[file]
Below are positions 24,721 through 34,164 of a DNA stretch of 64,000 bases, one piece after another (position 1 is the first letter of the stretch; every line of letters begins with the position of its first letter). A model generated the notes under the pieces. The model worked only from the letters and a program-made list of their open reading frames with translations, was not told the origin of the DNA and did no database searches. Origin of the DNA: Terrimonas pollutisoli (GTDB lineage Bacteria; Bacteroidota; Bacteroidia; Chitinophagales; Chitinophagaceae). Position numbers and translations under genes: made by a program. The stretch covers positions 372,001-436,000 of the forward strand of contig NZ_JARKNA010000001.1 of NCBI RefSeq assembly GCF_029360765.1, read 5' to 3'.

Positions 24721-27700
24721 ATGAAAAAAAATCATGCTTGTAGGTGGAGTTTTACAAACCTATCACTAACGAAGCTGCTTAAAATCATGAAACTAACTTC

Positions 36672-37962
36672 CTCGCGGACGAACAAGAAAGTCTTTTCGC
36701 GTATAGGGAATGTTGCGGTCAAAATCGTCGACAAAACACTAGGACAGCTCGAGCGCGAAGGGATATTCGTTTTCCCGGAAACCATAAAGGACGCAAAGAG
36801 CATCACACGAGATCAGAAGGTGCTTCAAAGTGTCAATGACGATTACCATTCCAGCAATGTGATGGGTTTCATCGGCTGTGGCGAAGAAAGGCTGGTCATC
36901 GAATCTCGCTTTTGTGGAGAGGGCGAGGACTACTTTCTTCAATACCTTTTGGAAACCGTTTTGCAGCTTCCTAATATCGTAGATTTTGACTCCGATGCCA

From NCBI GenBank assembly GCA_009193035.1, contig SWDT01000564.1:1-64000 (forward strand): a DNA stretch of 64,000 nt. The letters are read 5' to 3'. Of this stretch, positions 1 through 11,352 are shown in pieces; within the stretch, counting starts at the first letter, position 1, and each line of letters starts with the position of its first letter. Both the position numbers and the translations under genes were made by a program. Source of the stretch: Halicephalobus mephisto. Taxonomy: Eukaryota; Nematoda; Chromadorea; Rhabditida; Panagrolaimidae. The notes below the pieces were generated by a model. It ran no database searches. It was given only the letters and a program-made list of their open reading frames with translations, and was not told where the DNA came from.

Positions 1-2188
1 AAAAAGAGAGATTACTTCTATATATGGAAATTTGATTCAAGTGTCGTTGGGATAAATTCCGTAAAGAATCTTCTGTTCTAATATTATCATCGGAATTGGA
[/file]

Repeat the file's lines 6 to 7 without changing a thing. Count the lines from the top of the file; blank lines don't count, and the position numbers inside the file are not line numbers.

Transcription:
36701 GTATAGGGAATGTTGCGGTCAAAATCGTCGACAAAACACTAGGACAGCTCGAGCGCGAAGGGATATTCGTTTTCCCGGAAACCATAAAGGACGCAAAGAG
36801 CATCACACGAGATCAGAAGGTGCTTCAAAGTGTCAATGACGATTACCATTCCAGCAATGTGATGGGTTTCATCGGCTGTGGCGAAGAAAGGCTGGTCATC